When I tell people that this blog is my career, the next question on everyone’s mind is how the blog makes money. I know this because nearly everyone asks. For readers, I answered this, in detail, many years ago: My job? I blog. Here’s the answer to your next question… In that post I described how the blog’s income comes from ads and credit card affiliate links. That’s still the case today. Additionally, just as before, we only show the best public credit card offers even if it means not displaying our affiliate links. We often sacrifice affiliate revenue to ensure that readers get the best offer. Read that old post if you want to understand all of that better.
So that’s how we do make money. What’s left to say about how we don’t make money? Every now and then someone comments that we are “shilling” for this or that company; or that so and so company must have paid us a lot for a given post. Nope and nope.
We don’t shill
Google says that a shill is “an accomplice of a hawker, gambler, or swindler who acts as an enthusiastic customer to entice or encourage others.” That’s not us. We write enthusiastically about stuff that we’re truly enthusiastic about. Occasionally we’ll earn some affiliate commission from that thing, but usually not. For example, we’ve written over and over about ways to get fantastic value from the Wyndham Earner Business card. We’ve never had an affiliate link for that card. When I’ve written about getting great value from Wyndham points for Vacasa rentals, or when Nick has written about starting with the Wyndham business card to status match your way to a dozen or more free cruises, we haven’t earned a cent from the many people who have clicked through to sign up for that card.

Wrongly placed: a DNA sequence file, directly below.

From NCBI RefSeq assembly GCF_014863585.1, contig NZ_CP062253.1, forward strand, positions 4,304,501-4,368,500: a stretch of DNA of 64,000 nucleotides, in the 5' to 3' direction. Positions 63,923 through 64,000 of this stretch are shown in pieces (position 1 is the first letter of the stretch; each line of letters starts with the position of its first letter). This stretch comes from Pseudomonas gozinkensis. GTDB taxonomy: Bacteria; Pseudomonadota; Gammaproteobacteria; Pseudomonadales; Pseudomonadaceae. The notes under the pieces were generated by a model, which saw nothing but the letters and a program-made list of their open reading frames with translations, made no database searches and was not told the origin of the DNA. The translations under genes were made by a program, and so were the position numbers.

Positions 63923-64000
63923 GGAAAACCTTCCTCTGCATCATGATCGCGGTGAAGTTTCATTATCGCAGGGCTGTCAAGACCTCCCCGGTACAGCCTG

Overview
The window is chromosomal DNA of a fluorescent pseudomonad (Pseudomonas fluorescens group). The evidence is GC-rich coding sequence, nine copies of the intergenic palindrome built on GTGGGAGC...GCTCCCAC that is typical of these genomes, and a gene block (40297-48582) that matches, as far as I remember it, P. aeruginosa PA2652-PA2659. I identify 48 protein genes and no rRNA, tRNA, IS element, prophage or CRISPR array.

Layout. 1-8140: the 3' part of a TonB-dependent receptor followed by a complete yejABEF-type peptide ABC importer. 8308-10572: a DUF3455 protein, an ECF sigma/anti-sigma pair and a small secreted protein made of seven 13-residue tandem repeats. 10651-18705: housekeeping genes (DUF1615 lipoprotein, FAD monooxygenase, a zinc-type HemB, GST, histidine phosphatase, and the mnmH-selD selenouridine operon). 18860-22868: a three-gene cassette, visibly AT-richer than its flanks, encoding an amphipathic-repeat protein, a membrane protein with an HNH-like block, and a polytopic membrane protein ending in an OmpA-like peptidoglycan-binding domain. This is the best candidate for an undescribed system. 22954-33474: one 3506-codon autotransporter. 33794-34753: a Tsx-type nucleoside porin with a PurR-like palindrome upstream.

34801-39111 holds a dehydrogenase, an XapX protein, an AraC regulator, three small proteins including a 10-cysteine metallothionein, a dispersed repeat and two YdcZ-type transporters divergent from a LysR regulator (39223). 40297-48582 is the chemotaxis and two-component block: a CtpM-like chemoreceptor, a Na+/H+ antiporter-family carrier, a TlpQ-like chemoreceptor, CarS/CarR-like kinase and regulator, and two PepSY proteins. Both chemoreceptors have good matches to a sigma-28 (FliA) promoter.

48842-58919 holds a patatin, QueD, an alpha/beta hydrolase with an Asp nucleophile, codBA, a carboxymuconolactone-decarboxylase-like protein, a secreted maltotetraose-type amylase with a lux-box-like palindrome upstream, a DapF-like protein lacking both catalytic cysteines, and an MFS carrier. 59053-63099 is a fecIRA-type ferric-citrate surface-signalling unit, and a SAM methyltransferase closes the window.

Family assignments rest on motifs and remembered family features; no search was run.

Sometimes we do have an affiliate link for a card we’re excited about. And sometimes, that affiliate link is the best public offer for that card. When that happens, it may seem like we’re shilling for that card. We’re not. It’s just a happy alignment of interests. In fact, on the Frequent Miler team, I’m the only one who can see how much the business has earned from any given card (and I hardly ever look at those numbers). No one else would have any motivation to shill. Everyone else on the team is paid a fixed salary regardless of what they write. And I have no interest in shilling. None.
We don’t accept payments for content
We write what we want to write. Period. Sometimes a business will inquire about paying us to write about their product or credit card. The answer is always no. If we think the product would be interesting to our readers we may write about it anyway, but we won’t accept money to do so.
Similarly, we won’t change our content just because an advertiser or affiliate demands we do. Well, that’s not exactly true. When an affiliate says that we have to put the registered trademark in the first use of a credit card name in any post, or write “terms and conditions apply” next to the mention of certain benefits, we’ll do that. That doesn’t affect the quality of our content in any meaningful way. But when a bank once demanded that we remove certain types of posts in the past, I said no and I lost that affiliate arrangement. The revenue drop hurt, but not as much as it would have hurt to lose full the full control of blog content that we enjoy today.
Frequent Miler is a business. We do earn money from ads and affiliate links. But we’ve been proudly separating the business of the blog from the content of the blog for over a decade now and we won’t stop now, or ever.